No Check, Just Visa

The Democratic Congress has failed America’s law-abiding businesses by leaving the E-Verify program hanging by a thread.

The E-Verify program allows employers to make sure they have a lawful workforce. Within days of hiring someone and before investing time and money in training the new worker, this program enables employers to know the person is eligible to work in this country.

The next Congress (in which the Democratic majorities may be larger than in the 110th), backed by a Democratic administration, may kill the program. That would be tantamount to juicing up the “jobs magnet“ that draws illegal aliens into America.

The House overwhelmingly passed H.R. 6633, which would have reauthorized the E-Verify program for five years, by 407-2. But Sen. Robert Menendez (D-N.J.) has blocked this bill from coming up in the Senate.

The massive continuing resolution, which funds the federal government until March 5, 2009, extends the E-Verify program for five months. The next Congress will have to deal with the program’s life beyond that date.

Most people acknowledge the need to shut down the “jobs magnet.” The 1986 amnesty law created employer sanctions, including the requirement that every new hire complete an I-9 form and show certain IDs.

The I-9 approach fell short. Fake IDs proliferated. Employers can’t question someone’s documents without facing lawsuits, even by the Justice Department, for being conscientious. The government rarely inspects I-9s in personnel files. The “jobs magnet” pulls strongly.

The landmark 1996 Illegal Immigration Reform and Immigrant Responsibility Act began to close the loophole. Then known as “Basic Pilot,” this system began as a pilot project in the five states with the most illegal aliens.

As the program proved effective and improved accuracy, Congress made the voluntary system available to employers nationwide. Over a secure Internet connection, participating businesses verify work eligibility, using the information new hires provide on their I-9 form.

Congressmen Lamar Smith (R-Texas) and Ken Calvert (R-Calif.), along with Sens. Charles Grassley (R-Iowa) and Jeff Sessions (R-Ala.) have championed E-Verify and worked for its steady improvement. A decade later, it’s paying off.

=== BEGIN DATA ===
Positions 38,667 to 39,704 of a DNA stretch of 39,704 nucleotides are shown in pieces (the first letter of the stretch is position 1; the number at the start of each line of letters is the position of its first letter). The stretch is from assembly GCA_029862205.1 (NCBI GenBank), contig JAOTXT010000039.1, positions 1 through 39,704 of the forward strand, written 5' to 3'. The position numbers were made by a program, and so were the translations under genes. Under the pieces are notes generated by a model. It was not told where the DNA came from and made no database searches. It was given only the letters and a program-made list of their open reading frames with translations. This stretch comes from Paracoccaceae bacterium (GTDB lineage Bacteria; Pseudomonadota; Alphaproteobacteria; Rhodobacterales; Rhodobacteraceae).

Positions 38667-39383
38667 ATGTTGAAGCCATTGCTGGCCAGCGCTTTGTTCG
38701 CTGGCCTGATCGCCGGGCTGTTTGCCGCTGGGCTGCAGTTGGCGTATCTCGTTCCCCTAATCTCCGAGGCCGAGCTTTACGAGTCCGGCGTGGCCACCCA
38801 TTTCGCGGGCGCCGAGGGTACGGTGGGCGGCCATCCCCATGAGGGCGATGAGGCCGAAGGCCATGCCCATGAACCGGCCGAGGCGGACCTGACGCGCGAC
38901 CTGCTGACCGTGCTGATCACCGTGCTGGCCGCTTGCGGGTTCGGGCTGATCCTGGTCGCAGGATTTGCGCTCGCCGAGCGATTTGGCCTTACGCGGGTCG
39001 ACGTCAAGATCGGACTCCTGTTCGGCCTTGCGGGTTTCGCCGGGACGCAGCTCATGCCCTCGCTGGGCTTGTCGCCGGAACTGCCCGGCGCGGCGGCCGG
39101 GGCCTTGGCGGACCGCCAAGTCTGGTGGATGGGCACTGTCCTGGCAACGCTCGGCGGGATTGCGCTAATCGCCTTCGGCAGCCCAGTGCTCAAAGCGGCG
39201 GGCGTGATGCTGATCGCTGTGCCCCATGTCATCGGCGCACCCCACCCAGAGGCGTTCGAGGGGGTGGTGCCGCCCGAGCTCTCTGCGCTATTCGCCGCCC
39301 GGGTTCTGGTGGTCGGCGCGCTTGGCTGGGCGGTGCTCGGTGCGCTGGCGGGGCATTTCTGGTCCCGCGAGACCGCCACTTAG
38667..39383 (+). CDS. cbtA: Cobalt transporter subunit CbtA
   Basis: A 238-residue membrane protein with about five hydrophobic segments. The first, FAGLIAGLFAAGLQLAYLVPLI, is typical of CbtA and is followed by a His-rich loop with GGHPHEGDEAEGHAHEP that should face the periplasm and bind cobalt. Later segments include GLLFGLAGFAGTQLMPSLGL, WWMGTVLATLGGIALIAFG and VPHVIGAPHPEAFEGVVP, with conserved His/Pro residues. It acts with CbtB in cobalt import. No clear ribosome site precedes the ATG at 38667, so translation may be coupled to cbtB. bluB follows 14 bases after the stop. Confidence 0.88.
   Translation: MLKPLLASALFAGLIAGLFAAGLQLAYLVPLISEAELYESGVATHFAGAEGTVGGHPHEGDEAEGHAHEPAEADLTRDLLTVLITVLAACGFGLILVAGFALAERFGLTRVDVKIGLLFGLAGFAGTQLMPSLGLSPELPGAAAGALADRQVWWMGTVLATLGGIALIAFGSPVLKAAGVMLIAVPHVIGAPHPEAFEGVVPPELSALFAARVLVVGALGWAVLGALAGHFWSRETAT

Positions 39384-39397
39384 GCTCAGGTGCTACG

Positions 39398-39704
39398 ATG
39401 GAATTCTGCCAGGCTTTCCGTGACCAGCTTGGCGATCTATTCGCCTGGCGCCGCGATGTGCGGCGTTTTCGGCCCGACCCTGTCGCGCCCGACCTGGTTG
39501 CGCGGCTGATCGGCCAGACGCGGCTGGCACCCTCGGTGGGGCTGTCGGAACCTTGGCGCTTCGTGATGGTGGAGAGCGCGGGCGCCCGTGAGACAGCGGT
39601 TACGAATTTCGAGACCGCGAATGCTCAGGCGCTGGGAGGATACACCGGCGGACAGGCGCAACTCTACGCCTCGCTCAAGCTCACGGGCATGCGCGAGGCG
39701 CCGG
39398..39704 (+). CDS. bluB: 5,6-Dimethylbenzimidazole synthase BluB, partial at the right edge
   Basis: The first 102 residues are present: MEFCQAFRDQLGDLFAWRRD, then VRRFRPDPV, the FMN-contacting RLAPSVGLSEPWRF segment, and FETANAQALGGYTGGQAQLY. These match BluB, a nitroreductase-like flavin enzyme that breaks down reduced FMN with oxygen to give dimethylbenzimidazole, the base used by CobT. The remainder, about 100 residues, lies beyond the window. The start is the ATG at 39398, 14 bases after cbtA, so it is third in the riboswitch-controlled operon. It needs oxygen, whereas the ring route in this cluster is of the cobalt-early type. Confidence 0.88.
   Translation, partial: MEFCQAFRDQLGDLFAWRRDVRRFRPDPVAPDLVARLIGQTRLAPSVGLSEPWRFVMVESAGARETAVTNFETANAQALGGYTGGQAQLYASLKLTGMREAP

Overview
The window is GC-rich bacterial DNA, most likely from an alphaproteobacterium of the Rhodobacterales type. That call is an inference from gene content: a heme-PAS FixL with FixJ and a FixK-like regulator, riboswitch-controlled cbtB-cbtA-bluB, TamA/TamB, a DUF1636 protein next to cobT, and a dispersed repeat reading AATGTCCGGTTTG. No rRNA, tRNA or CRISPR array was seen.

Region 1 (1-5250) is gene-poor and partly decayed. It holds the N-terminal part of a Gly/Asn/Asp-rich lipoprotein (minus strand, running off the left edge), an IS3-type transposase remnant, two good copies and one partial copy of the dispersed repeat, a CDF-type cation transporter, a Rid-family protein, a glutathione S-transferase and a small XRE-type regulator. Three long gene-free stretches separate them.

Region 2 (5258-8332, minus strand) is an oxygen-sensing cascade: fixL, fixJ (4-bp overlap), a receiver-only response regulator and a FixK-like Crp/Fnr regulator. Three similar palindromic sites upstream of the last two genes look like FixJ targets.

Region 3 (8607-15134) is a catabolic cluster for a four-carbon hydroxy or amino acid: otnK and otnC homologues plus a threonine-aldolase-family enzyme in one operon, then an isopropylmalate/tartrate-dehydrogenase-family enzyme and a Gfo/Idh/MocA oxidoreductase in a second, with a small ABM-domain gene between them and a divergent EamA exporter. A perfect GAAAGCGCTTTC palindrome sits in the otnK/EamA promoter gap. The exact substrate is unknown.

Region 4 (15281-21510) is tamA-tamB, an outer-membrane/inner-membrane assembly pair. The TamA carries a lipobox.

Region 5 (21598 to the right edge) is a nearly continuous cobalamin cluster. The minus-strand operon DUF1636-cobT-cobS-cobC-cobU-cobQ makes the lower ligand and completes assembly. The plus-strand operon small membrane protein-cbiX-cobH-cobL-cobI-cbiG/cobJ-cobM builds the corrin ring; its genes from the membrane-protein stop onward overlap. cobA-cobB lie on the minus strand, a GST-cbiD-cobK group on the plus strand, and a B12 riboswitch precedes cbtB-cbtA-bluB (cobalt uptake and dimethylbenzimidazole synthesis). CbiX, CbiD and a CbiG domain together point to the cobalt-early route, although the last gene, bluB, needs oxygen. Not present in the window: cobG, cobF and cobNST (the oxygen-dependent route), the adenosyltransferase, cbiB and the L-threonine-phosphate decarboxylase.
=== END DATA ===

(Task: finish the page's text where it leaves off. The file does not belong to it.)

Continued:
The Center for Immigration Studies published a new study documenting E-Verify’s high quality. Titled “If It’s Fixed, Don’t Break It,” the CIS report found a 99.5 percent accuracy rate.

Just one-half of one percent of employees eligible for U.S. work have to take any extra steps. Some 93 percent of queries on E-Verify get confirmation in five seconds or less; 1.2 percent are cleared within 24 hours.

Homeland Security has improved verification for naturalized citizens. CIS found this group no longer needs to go to the Social Security office (a horribly uncooperative partner all along) to clear up discrepancies.

Around 5 percent of new hires don’t get employment confirmation. These are very likely illegal aliens. That matches the 5 percent of the workforce estimated to be illegal aliens.

Advocates for cheap foreign labor such as the Society for Human Resource Management have fought to destroy E-Verify. SHRM has alleged that the program can’t scale up. In fact, it already has successfully done so.

CIS reported that E-Verify had 1,533 businesses participating in 2004. By this September, almost 86,000 employers at more than 446,000 worksites use this free program. Some 1,000 new employers enroll in the program each week.

In fiscal year 2007, E-Verify ran 3.2 million queries. In fiscal 2008, the figure nearly doubled to more than 6.21 million. Honest people are impressed by a government program that scales up that rapidly and maintains 99.5 percent accuracy.

Eleven states, plus federal contractors under President Bush’s executive order, now require certain employer use of E-Verify.

In short, E-Verify has done more than anything else to demagnify the “jobs magnet.”

Sen. Menendez has held E-Verify reauthorization hostage to a demand for so-called visa “recapture.” Menendez contends that permanent visas, some 550,000 by the State Department’s count, have gone unused since 1991.

Earth to Congress: There are no unused visas! They don’t exist! There is no such thing!

Here’s why. Under current law, any family-sponsored visas not used in any given year go the very next year into employment-sponsored visa categories or vice versa — family-based going toward employment-based.

Menendez would add hundreds of thousands of nonexistent visas to employment-based categories. In fact, employment-based visas have exceeded the annual category cap of 140,000 every year since 1999. In six of the past seven years, employment-based admissions exceeded 155,000. In FY 2005, this category gave out 246,878 visas!

Legitimate employers need the certainty that E-Verify gives and its chipping away at the “jobs magnet.” Nevertheless, the price tag of any additional visas is way too high.